There are several possible answers, let me list four of them:
  1. The process of drawing a compact piece of UHCS (a wootz cake, billet, ingot or whatever else) into a thin and very long, more or less 2-dimensional object like a sword blade, if done "right" by forging, milling or whatever, will produce an inhomogeneous precipitate distribution even if it was homogeneous in the starting ingot. The structure (=cementite distribution) of the starting material could be uniform in this case.
    That this works to some extent was demonstrated by Harnecker, Wadsworth, Furrer, and meanwhile many others. However, fancier patterns like "kirk nardeban" have yet to be made in this way. It might not be possible, however.
  2. The process of making a compact piece of UHCS (a wootz cake, billet, ingot or whatever else)" is decisive. You must get the cementite precipitates, or potent nuclei for these precipitates, to agglomerate with the right geometry already in your ingot: sheets running roughly parallel to the wootz cake surface but at a much larger spacing than later in the blade.
    You need a much larger spacing because you now must forge the blade by drawing out the cake in such a way as not to disturb the arrangements. Since the blade is much thinner, the sheets of precipitates are moving much closer to each other.
  3. You need some mix of the two mechanisms described above.
  4. There are other mechanisms involved.
Wadsworth and his followers lean to the first possibility; let's call it structure by forging. Verhoeven and his followers champion the second one, which I will call structure by dendrites for reasons you shall see shortly.
Now let' s look at some basic possibilities for forming a pattern. Not yet a nice pattern, just a pattern.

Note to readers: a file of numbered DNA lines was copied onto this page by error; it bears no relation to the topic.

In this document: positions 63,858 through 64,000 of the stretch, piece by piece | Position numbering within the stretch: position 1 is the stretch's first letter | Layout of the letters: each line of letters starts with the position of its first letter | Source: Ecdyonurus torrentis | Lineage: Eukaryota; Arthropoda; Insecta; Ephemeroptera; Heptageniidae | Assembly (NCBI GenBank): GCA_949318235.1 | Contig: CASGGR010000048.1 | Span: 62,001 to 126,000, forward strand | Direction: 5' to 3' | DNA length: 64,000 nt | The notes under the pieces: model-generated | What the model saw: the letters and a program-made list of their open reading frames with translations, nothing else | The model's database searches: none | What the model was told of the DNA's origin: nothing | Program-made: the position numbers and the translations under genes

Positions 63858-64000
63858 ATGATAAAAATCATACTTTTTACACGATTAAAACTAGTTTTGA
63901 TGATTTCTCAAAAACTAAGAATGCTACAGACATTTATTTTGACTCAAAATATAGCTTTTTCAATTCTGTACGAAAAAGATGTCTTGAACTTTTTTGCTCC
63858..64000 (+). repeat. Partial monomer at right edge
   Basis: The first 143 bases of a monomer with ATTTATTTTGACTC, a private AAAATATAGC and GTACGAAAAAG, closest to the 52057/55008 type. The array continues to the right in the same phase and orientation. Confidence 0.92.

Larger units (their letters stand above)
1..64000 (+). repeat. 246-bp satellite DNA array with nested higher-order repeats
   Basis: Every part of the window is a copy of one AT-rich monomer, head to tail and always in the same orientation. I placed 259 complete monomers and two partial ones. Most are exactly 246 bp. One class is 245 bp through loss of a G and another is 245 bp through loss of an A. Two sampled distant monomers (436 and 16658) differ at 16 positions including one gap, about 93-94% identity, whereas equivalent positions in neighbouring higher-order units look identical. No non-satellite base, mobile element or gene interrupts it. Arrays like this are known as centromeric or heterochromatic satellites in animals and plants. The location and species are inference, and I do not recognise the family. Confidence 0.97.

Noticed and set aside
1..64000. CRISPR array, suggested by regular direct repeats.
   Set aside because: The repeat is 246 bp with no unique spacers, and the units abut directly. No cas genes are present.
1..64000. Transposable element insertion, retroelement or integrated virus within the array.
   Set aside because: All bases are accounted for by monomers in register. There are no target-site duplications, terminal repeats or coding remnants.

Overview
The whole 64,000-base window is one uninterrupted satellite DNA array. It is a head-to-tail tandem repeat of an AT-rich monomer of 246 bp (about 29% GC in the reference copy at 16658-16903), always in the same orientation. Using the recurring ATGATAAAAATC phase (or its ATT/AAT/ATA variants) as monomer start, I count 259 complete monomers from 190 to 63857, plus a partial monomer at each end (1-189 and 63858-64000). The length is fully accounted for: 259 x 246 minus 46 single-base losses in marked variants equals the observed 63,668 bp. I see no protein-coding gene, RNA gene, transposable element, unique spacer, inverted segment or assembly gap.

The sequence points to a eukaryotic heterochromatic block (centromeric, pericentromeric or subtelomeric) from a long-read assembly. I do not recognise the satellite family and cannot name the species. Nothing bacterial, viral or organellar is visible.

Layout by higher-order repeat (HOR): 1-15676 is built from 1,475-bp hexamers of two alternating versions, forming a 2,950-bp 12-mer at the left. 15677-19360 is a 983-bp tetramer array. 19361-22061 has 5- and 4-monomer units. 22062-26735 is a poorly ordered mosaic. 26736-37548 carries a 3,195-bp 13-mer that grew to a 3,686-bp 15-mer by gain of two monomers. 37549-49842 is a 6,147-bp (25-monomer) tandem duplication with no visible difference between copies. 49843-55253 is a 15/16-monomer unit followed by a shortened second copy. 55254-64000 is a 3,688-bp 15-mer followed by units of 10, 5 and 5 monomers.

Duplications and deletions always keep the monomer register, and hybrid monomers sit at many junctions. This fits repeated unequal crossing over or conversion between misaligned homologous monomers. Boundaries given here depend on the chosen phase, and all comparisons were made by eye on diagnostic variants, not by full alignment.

1. Possibility. Starting point: UHSC with cementite-encapsuled grains and some pearlite inside like in this picture. The structure is uniform.
All you need to do is to draw out your cake or billet with a hammer or roller. The initially "roundish" grains will deform into a longish structure. The cementite shell cannot deform since it is brittle. It will break up into small pieces that are still sitting at the grain boundary. Schematically this looks like this:
   
cementite pattern formation by drawing
Braking up cementite shells by elongation.
This is actually a calculated picture!
Source: Fraunhofer Institut für Werkstoffmechnik; Halle, Germany; Jahresbericht 2013; p. 7.
In the picture above I have drawn in schematically two cementite shells in white, and how they would end up as particles in the elongated structure.
Now polish the surface, etch and look at it. What you see might look like this:
   
Wootz pattern; grain boundary
"Grain boundary " wootz
Source Taleff; Wadsworth group
  The picture should look familiar; you have seen it before. Note that I'm not claiming that the real structure shown in these pictures is exactly what I have described, just that it looks like it. The way it was made, however, would fit the general idea.
What we have is a certain amount of alignment of cementite particles just by drawing out the material. A purely geometric effect, in other words. I wouldn't call it a nice wootz structure, however.
     
2. Possibility. Starting point: UHSC with long cementite needles all over the place, uniform distribution
I'm talking about a structure like this:
Wootze structure with cementite needles
Wootz steel with cementite needles
200x, 1 % - 1,2 % carbon, wootz from the Deccan region,
early historical period (whatever that means)
Source: David Scott
On top is supposedly real wootz cake material with predominantly long (white) cementite needles. The picture at the bottom is from a "prill" stuck to the lid of a crucible; it features needles and grain boundary cementite. I leave open at the moment how one gets all these needles; you might also just look up the "Widmannstätten" module
Draw out your cake or billet with a hammer or roller once more. The initially "roundish" grains will deform into a longish structure as before. The cementite needles will break up in shorter needles and particles. As the grains get elongated, the needle salad will get a preferential orientation into the drawing direction. A purely geometric effect once more.
.Schematically this looks like this:
   
Wootz patterns; needles
Pattern formation by orienting needles
  Sorry - I'm not an artist. The red lines just illustrate how the elongation of the grain aligns the needles that keep their relative position to some extent. Now imagine the situation in three dimensions with a higher density of needles and needle fragments. Polish the surface, etch and look at it. It might look like this: